If someone asks you to pay them in a specific way, it’s typically a scammer. Often, they’ll insist that you send them money via Western Union or MoneyGram, or purchase a gift card and give them the number on the back. Some scammers will even send you a fraudulent check (though it looks real) and ask you to deposit it, and then send them some of the money back. See more information about this particular scam below in the Common Scams section.
Common Scams to Be Aware Of
- Social Security Scams
Scammers pretend to be from the Social Security Administration in order to get your social security number and/or money.
- IRS Scams
Scammers pretend to be from the IRS and claim that they are filing a lawsuit against you for back taxes.
- Phishing Scams
- Scammers use email or text messages to trick you into giving them your personal information.
- Fake Check/Overpayment Scams
If you’re selling an item, a scammer will send you a counterfeit check in excess of the purchase price, saying it was a mistake or that it was to cover shipping and handling costs. The scammer will then ask you to send back the difference after you’ve deposited the check into your account. When you send back this difference, your bank may not learn for days that the check was fraudulent. By then, the scammer has your money, and you’ll have to repay the bank the amount of the check, plus you’ll lose any money you sent the scammer. Remember— just because a check clears does not mean it’s good!
- COVID-19 Scams
Anyone who contacts you asking for your stimulus check, pitching a miracle treatment or cure for COVID-19, or claiming to be from the CDC or WHO and asking for personal financial information is a scammer.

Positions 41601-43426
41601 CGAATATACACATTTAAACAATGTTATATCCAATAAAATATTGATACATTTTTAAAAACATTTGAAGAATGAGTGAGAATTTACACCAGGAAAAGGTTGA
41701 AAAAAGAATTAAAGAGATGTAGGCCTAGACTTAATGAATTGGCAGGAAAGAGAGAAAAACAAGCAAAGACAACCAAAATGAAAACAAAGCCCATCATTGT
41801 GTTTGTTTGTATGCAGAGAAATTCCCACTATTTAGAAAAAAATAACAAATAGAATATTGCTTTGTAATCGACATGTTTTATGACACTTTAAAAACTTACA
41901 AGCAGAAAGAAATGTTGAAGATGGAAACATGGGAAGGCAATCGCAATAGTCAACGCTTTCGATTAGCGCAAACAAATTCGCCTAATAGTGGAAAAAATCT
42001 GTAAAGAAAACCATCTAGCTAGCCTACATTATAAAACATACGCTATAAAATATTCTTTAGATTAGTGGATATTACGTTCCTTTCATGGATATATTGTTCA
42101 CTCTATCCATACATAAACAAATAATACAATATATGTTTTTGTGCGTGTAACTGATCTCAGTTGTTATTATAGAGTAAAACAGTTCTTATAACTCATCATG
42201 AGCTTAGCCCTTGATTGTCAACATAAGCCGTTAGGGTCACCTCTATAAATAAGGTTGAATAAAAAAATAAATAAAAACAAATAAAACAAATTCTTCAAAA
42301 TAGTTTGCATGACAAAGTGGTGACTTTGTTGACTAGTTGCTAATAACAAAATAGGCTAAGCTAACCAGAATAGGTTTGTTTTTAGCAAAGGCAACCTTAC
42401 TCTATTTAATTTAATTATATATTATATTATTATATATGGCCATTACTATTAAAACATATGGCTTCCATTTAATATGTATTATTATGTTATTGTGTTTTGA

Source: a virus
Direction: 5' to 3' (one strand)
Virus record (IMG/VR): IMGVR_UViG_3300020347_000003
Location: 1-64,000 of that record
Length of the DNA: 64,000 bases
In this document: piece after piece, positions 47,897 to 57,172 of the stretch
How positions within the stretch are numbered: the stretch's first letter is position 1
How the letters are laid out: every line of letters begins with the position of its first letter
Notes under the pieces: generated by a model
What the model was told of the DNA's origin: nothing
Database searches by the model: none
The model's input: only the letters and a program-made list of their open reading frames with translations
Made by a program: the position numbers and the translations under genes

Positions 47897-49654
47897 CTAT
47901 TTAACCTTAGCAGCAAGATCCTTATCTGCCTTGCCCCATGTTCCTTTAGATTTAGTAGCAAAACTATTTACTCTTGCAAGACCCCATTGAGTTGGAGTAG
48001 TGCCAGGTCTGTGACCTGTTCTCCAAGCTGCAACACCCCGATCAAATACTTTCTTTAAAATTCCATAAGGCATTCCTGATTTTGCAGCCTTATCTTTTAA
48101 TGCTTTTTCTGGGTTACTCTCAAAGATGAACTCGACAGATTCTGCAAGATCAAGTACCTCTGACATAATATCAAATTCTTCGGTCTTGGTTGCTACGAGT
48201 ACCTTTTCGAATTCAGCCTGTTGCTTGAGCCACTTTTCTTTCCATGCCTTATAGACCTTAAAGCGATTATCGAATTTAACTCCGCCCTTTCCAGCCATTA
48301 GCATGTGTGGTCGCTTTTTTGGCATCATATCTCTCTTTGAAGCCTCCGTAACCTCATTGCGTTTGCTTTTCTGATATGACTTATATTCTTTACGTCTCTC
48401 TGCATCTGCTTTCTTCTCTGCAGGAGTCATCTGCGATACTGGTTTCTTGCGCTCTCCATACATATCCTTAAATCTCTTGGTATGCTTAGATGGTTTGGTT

How to Avoid a Scam
- Block unwanted calls, text messages, and email addresses.
- If you didn’t initiate the conversation, DO NOT provide someone with your personal information, including your Social Security, bank account, or credit card numbers.
- Do not provide unknown people with your physical address.
- Resist any pressure to act immediately. Legitimate businesses will always give you time to make any decisions.
- Know that scammers will ask you to pay in unusual ways.
- Talk to someone you trust if you’re unsure.
- Trust your intuition. If something doesn’t feel right, chances are good that it probably isn’t.
- Report any suspicions of a scam to the Federal Trade Commission.
What To Do If You Were Scammed
Scammers can be very convincing, even if you know the signs and what to watch for. In the event that you or someone you know falls victim to a scam, it’s important to know which steps to take based on the nature of the scam. For in-depth information, actionable next steps, and more, click here.
If your identity was stolen, call one of the three nationwide credit reporting companies and ask for a fraud alert on your credit report. The company you call must contact the other two so they can put fraud alerts on your files.
- Equifax: 1-800-525-6285
- Experian: 1-888-397-3742
- TransUnion: 1-800-680-7289